Offbeat: “JP2″ Nightclub opens up in Roman Basilica’s Crypt

It appears that papists visiting the Eternal City have a new watering hole to checkout!

The Wall Street Journal reported last week:

The crypt of the Basilica di San Carlo al Corso near St. Peter’s Square has boasted tombs of cardinals for centuries. Today it is taking on a livelier vibe.

Rev. Maurizio Mirilli, head of youth ministry in Rome’s Catholic Church, has converted a section of the crypt into a nightclub with a live-music stage and a bar stocked with beer, Prosecco and other wine. Father Mirilli has christened the new watering hole GP2, short for “Giovanni Paolo II,” as the late Polish pope was known in Italian.

… For Rome’s young and restless, GP2 is the prime destination for mingling, dancing or having “a drink with a bishop,” Father Mirilli said Saturday night. … Father Mirilli sees the club as a bridge to carry young Italians back into the Catholic fold.

… “This place wouldn’t exist if [the pope] weren’t OK with it.”

The full article is well worth reading, if the topic interests you. I like the concept, though it took some close reading of the article to warm up to the idea fully. This young priest is trying to create a place where young Catholics can come together to enjoy fellowship over a pint or glass of wine without being exposed to the drunkenness and sensuality that overrides the typical 20-something nightclub scene. If I lived in Rome I would absolutely check this place out, and I hope the local Catholics do decide to drop by sometime.

If an American Papist reader living in Rome does visit it soon, I’d love a first-hand report!

Photo: Nadia Cohen for the Wall Street Journal [slideshow here]

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14 thoughts on “Offbeat: “JP2″ Nightclub opens up in Roman Basilica’s Crypt

  1. Michelle says:

    kinda like theology-on-tap but way cooler!

    1. Gabe says:

      Michelle, you need to take a Moral Theology class because if you think this is “cool,” you would probably also think it is “cool” to have theology-on-tap in an adoration chapel. A moral wrong does not excuse “good intentions.” Sacrilege–setting up a bar with dancing, live music, and alcohol in a holy place–does not make the good intentions of getting youth out of immoral bars of Rome correct.

      1. Michelle says:

        Let’s not forget that Jesus’ first miracle was making more wine to continue the celebration with family and friends. The key is: all in moderation. And this might be the best place to teach that. Sometimes you have to meet people where they are at.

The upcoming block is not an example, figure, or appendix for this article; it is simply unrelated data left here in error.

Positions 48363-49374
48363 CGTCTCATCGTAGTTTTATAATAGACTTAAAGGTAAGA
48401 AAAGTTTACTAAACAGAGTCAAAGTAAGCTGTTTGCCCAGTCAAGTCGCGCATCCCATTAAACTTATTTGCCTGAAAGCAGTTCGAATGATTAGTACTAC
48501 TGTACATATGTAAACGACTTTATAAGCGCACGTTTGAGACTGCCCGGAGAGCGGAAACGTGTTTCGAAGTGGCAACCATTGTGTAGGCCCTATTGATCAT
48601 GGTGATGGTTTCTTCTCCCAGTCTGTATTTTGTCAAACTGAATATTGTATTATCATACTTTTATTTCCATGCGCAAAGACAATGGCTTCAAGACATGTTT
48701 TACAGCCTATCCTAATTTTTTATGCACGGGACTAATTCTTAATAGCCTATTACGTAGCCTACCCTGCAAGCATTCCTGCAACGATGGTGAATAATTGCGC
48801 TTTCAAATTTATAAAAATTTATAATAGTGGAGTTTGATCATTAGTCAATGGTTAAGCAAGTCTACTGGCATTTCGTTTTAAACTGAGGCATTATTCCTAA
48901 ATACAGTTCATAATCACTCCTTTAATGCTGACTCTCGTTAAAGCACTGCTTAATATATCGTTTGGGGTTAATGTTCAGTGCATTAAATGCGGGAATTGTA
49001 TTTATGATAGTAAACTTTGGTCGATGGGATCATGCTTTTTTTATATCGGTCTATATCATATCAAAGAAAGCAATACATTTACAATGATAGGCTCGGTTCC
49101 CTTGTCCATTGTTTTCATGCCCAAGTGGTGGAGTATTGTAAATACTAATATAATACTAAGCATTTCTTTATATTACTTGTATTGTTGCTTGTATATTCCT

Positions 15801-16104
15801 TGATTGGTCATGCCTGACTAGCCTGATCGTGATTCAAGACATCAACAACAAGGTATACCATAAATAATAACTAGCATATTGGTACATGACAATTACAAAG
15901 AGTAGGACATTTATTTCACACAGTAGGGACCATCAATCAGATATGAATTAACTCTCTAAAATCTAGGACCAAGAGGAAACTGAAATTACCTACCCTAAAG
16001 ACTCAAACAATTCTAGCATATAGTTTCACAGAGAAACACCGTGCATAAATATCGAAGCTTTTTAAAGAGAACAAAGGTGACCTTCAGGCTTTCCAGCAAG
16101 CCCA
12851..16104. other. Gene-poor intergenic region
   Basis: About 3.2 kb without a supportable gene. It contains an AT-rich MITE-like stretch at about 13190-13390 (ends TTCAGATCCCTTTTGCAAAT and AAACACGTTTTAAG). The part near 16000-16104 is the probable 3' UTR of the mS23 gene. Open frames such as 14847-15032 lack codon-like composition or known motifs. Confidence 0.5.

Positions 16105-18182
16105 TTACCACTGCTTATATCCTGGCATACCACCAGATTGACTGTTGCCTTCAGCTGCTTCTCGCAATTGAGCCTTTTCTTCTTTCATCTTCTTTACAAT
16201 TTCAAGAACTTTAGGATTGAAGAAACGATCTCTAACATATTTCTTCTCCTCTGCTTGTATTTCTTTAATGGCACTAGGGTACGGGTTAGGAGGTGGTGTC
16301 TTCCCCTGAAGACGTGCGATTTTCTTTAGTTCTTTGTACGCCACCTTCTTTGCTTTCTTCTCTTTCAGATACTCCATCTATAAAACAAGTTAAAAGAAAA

1. Anthony OP says:

          Michelle, you are missing the point. Nobody (I think) is concerned about the presence of alcohol or the risk of drunkenness. We trust the supervising priest and staff to maintain good order.

          The problem is that they’ve built a pub in the crypt of a church, where the bodies of dead clerics are interred. This is a sacrilege of the highest order – turning a place that has been consecrated for a sacred purpose into a profane one desecrates it.

      2. Dan says:

        haha, way to take things WAY out of context Gabe. And adoration chapel? Oh heavens no! The church is actually trying to meet people where they are at. Wake up.

  2. Gabe says:

    One more thing. Catholics who have no problem with this need to go back and take Moral Theology 101. Something morally wrong, in this case sacrilege, never can make good intentions morally right.

    Would we here in Washington think it is okay to close down a chapel in the National Shrine and convert it to a bar with alcohol served, dancing, and live music in the National Shrine just because we had the good intentions of getting a place where young Washingtonians and morally confused Catholic University students could go as an “alternative” to bars in Washington, DC?

  3. Gabe says:

    This is a sacrilege. A bar where young people can get drunk with friends in a holy place, with live music and dancing? And some Catholics have no problem with it? How about setting up bars in all the churches or even in front of the tabernacles if “fellowship” is the key?

    Also, it masks the problem of alcoholism in the Church. Far too many priests and those who would consider themselves good Catholics are alcoholics, even if they don’t realize it. They can’t have a good time without a “drink.”

    This story shows what is wrong with the Church today. In one of the holiest places in the world, they set up a “nightclub”?

    1. Irishtroubadour says:

      Gabe, no offense, but are you a priest or a seminarian? Have you talked to priest’s and seminarians about this? Do you know most seminaries have bars on campus, and though, yes, human nature can kick in and people can get drunk. But people also know that its a great time you can have. To talk about theology and philosophy outside of a classroom enviorment is so much more not boring than in the classroom.

  4. Benjamin Baxter says:

    I warmed up to this just enough not to worry. Too much.

  5. Giovanni A Cattaneo says:

    I am surprise and ashamed that something like this is happening in the Church, had I not read it correctly I would of thought this was another Anglican attempt at staying relevant.

    Truly sacrilege has no meaning in our times.

  6. Grace says:

    Yes, I read VERY closely as well! But it does seem like a nice idea, like someplace I’d like to go!

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